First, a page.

Research Papers:

A combination of Nottingham prognostic index and IHC4 score predicts pathological complete response of neoadjuvant chemotherapy in estrogen receptor positive breast cancer

Weige Tan _, Wei Luo, Weijuan Jia, Gehao Liang, Xinhua Xie, Wenbo Zheng, Erwei Song, Fengxi Su and Chang Gong

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Oncotarget. 2016; 7:87312-87322. https://doi.org/10.18632/oncotarget.13549

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Weige Tan1,2,*, Wei Luo1,*, Weijuan Jia1, Gehao Liang1, Xinhua Xie3, Wenbo Zheng2, Erwei Song1,4, Fengxi Su1, Chang Gong1

1Guangdong Provincial Key Laboratory of Malignant Tumor Epigenetics and Gene Regulation and Breast Tumor Center, Sun Yat-Sen Memorial Hospital, Sun Yat-Sen University, Guangzhou, China

2Department of Breast Surgery, The First Affiliated Hospital of Guangzhou Medical University, Guangzhou, China

3Sun Yat-sen University Cancer Center, State Key Laboratory of Oncology in South China, Collaborative Innovation Center for Cancer Medicine, Guangzhou, China

4Collaborative Innovation Center for Cancer Medicine, Sun Yat-Sen University, Guangzhou, China

*These authors have contributed equally to this work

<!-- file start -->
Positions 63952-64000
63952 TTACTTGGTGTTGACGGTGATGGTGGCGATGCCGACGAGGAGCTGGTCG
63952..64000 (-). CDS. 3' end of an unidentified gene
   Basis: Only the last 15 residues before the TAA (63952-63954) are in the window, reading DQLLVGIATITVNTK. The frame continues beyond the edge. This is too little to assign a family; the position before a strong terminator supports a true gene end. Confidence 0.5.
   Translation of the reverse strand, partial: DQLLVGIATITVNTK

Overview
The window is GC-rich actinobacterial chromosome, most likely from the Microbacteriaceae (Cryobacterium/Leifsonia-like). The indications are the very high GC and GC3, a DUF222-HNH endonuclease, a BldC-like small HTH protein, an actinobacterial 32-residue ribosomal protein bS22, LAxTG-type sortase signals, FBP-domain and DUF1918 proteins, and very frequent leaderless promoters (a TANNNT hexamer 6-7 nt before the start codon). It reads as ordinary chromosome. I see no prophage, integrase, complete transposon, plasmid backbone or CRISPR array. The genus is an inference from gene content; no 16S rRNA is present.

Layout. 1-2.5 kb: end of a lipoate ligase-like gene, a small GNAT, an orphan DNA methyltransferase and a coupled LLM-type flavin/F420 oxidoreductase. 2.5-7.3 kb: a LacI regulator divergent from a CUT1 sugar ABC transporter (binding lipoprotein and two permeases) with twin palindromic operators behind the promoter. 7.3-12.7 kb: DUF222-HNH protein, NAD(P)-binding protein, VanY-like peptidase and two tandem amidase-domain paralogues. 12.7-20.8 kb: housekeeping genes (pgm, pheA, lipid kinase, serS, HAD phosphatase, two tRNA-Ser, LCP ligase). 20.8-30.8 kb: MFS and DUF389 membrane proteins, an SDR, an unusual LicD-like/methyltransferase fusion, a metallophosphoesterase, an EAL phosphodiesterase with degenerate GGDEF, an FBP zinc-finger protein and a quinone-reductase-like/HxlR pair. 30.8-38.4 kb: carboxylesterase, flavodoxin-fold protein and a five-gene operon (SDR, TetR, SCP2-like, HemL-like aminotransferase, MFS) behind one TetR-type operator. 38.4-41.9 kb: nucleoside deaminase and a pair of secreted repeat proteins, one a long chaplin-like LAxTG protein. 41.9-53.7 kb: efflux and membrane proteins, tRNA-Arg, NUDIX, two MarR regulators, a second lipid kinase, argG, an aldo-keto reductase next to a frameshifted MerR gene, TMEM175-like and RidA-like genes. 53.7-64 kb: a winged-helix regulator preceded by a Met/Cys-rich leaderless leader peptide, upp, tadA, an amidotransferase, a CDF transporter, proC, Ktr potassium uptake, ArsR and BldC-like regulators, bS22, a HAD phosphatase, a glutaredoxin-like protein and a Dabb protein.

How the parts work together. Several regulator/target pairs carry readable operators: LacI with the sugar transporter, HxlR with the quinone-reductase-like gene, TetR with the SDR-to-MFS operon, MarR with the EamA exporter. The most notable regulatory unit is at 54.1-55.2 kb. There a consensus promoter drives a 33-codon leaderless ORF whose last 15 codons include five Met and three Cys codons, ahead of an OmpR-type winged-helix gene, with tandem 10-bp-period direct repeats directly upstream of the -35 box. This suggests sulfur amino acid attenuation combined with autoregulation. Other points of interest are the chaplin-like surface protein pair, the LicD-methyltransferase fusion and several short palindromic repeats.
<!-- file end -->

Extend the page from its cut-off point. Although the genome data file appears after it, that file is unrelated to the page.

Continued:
Correspondence to:

Chang Gong, email: [email protected]

Fengxi Su, email: [email protected]

Keywords: breast cancer, pathologic complete response, neoadjuvant chemotherapy, Nottingham prognostic index, IHC4

Received: July 13, 2016     Accepted: November 07, 2016     Published: November 24, 2016


Pathologic complete response (pCR) prediction after neoadjuvant chemotherapy (NAC) is important for clinical decision-making in breast cancer. This study investigated the predictive value of Nottingham prognostic index (NPI), Immunohistochemical four (IHC4) score and a new predictive index combined with them in estrogen-positive (ER+) breast cancer following NAC. We retrospectively gathered clinical data of 739 ER+ breast cancer patients who received NAC from two cancer centers. We developed a new predictive biomarker named NPI+IHC4 to predict pCR in ER+ breast cancer in a training set (n=443) and validated it in an external validation set (n=296). The results showed that a lower IHC4 score, NPI and NPI+IHC4 were significantly associated a high pCR rate in the entire cohort. In the study set, NPI+IHC4 showed a better sensitivity and specificity for pCR prediction (AUC 0.699, 95% CI 0.626-0.772) than IHC4 score (AUC 0.613, 95% CI 0.533-0.692), NPI (AUC 0.576, 95% CI 0.494-0.659), tumor size (AUC 0.556, 95% CI 0.481-0.631) and TNM stage (AUC 0.521, 95% CI 0.442-0.601). In the validation set, NPI+IHC4 had a better predictive value for pCR (AUC 0.665, 95% CI 0.579-0.751) than IHC4 score or NPI alone. In addition, ER+ patients with lower IHC4, NPI and NPI+IHC4 scores had significantly better DFS in both study and validation sets. In summary, NPI+IHC4 can predict pCR following NAC and prognosis in ER+ breast cancer, which is cost-effect and potentially more useful in guiding decision-making regarding NAC in clinical practice. Further validation is needed in prospective clinical trials with larger cohorts of patients.

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